The third track “Pressing Snooze” is a track that any one with teenage offspring will understand as it takes a swipe at those 24/7 gamers and streamers that barely lift their backsides from the couch. We are probably the unhealthiest we have ever been as a world despite the greatest understanding we have ever had of nutrition, exercise and mental awareness; the evil that Paul quite rightly draws attention to in this upbeat rocker, in itself a reverse of the lack of motion it describes, is the inexorable move towards seeing inactivity as a badge of honour and going out to work and walk as some kind of failure. ‘Pressing Snooze’ is not a way of life, streaming and gaming is not a job and the fact that we actually have people that describe themselves as professional streamers and gamers is a concern for Paul and I would imagine anybody that would like us to be healthier. He says, “Streaming ain’t a way of life, twenty four seven on the couch, step out and take a walk, you’re gonna lose some of that slouch” . There seems to be a move towards not appreciating that the world around us is not perfect and that we will have to find a way to navigate that for ourselves. Paul sings:
“World’s full of problems, sky’s not always blue, give them cushions a break, time to change up your view, life ain’t waiting, it’s going on outside, you go on now and get after it”; the song concludes with a hugely positive message that “you could be making it instead of watching it, the news”.
This song feels less like a criticism and much more like a man desperate for us to return to the go-getter approach of days gone by and stop hiding behind excuses or dreams that we “might have been a star athlete”. Paul has said the EP is just a little post Covid fun but it’s certainly addressing some of the less favourable things to come out of the lockdown period.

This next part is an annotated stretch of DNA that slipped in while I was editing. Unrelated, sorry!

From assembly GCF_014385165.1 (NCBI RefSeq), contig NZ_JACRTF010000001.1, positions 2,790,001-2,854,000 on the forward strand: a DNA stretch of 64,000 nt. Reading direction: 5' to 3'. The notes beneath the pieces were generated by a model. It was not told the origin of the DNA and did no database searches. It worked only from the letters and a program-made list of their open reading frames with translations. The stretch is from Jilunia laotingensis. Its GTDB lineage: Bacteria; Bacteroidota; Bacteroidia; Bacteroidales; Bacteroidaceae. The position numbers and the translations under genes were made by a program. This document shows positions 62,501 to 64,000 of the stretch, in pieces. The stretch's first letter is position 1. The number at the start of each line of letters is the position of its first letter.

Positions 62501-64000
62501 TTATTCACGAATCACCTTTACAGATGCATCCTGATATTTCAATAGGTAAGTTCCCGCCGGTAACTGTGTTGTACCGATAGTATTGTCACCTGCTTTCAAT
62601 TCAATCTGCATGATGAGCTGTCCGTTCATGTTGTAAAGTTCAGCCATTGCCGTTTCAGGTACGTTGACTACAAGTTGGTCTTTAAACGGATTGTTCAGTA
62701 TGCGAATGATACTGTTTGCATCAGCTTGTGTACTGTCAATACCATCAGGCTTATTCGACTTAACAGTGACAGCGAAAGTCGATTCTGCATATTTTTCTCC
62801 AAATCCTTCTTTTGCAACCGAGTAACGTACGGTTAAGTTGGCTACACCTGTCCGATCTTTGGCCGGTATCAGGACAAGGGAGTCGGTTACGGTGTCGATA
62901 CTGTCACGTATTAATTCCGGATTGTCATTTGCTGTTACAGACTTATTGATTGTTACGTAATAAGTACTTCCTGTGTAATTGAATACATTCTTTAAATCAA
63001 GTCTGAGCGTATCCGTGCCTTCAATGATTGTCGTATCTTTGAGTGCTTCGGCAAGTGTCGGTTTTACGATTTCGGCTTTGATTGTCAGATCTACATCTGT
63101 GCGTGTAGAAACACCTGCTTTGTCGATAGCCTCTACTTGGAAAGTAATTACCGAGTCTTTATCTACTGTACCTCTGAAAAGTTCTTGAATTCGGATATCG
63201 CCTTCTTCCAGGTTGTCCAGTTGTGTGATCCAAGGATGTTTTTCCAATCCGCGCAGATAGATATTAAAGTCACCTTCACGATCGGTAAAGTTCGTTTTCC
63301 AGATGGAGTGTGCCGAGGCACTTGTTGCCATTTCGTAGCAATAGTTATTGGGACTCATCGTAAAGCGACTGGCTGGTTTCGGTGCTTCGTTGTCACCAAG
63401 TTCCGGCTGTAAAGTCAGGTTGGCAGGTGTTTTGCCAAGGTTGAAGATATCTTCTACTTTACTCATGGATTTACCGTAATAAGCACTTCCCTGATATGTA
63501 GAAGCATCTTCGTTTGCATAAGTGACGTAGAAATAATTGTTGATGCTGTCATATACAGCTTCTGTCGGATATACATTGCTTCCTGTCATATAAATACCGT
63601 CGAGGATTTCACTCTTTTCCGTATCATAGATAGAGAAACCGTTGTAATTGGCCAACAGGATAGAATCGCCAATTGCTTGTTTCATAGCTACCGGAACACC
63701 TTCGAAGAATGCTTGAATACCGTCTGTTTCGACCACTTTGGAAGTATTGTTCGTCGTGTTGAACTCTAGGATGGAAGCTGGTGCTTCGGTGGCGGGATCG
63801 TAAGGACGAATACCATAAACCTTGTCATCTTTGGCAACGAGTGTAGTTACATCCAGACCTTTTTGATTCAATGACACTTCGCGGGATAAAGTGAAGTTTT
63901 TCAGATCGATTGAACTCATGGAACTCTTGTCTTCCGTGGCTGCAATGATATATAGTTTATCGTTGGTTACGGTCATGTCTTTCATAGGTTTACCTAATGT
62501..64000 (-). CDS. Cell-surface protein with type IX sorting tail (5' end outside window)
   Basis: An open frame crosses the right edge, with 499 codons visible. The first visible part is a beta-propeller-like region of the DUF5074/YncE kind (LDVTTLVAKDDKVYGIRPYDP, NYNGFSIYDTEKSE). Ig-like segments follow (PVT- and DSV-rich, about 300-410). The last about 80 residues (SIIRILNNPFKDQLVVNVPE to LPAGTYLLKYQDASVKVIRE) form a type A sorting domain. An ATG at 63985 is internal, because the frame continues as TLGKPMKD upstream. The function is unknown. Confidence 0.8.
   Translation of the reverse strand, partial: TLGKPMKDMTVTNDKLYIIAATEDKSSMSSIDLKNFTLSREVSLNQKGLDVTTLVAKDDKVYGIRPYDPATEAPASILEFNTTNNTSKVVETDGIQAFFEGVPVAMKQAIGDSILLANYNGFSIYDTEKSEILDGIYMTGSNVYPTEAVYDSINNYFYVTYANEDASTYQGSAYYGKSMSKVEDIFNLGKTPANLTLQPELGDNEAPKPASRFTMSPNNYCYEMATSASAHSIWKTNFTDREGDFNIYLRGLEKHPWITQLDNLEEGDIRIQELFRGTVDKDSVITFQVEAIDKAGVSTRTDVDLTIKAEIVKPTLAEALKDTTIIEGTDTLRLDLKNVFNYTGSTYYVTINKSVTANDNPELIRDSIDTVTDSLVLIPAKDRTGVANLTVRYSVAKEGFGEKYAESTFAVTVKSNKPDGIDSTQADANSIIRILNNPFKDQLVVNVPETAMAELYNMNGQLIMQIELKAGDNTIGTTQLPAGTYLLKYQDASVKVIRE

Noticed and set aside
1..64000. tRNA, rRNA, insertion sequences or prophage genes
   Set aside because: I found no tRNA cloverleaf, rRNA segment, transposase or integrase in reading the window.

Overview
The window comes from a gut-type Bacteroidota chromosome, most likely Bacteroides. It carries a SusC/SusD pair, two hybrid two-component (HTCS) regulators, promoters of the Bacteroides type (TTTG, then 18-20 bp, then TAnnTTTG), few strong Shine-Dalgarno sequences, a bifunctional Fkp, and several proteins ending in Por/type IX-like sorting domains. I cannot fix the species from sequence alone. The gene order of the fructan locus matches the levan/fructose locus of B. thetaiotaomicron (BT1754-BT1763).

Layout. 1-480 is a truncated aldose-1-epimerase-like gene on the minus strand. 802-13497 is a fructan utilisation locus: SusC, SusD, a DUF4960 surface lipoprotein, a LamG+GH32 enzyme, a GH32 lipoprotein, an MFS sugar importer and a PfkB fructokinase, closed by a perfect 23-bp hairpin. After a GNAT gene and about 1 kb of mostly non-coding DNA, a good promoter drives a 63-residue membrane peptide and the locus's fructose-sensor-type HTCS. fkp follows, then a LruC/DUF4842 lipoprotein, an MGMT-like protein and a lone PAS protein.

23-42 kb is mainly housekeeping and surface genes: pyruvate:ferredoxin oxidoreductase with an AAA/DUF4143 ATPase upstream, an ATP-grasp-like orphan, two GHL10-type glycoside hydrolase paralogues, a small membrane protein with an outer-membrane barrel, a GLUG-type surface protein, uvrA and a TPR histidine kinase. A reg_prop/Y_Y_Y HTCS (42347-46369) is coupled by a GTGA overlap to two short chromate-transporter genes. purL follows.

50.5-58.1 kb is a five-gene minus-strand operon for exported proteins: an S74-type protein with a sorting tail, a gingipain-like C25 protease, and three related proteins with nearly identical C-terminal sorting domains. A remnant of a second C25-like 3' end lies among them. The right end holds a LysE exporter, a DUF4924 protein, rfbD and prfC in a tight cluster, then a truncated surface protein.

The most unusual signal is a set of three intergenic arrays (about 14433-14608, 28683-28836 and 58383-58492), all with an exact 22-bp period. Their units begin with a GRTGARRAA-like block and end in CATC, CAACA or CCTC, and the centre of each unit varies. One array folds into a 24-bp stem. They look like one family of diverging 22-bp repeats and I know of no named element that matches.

The final track, “Imaginary Genius”, is a Country music style song calling out anybody who thinks they are better than the rest of us and are “smiling but not really there”. It’s a positive track that encourages us to stop thinking that we are over clever and to just be kind instead; I like to think it’s an observation that you never really know who you are meeting or talking to and that we should maybe be more open to personal discovery than trying to be clever and worry more about the person that is standing in front of us than trying to make ourselves look intelligent.
This last track is an intriguing one because Paul Nourigat is relatively new to the music world but not to life and success and so it must have been amusing to observe the reaction he might garner as a musician from people that have no idea of the life that came before. His musical observations are not cruel jibes, they are honest wisdom, passed on with love and kindness in musical form to try to improve things that he sees going wrong. His approach reminds me of one of my favourite pieces of music, Baz Luhrmann’s ‘Wear Sunscreen’, a song that was based on an essay written as a hypothetical commencement speech by columnist Mary Schmich published in 1997 in the Chicago Tribune and originally entitled “advice, like youth, probably just wasted on the young”. I don’t think Paul thinks the advice is wasted but I’m sure he feels there is more chance of it getting through in song form and I encourage you to go seek out the EP and make your own mind up.
Find out more about Paul Nourigat and his music online on his official website.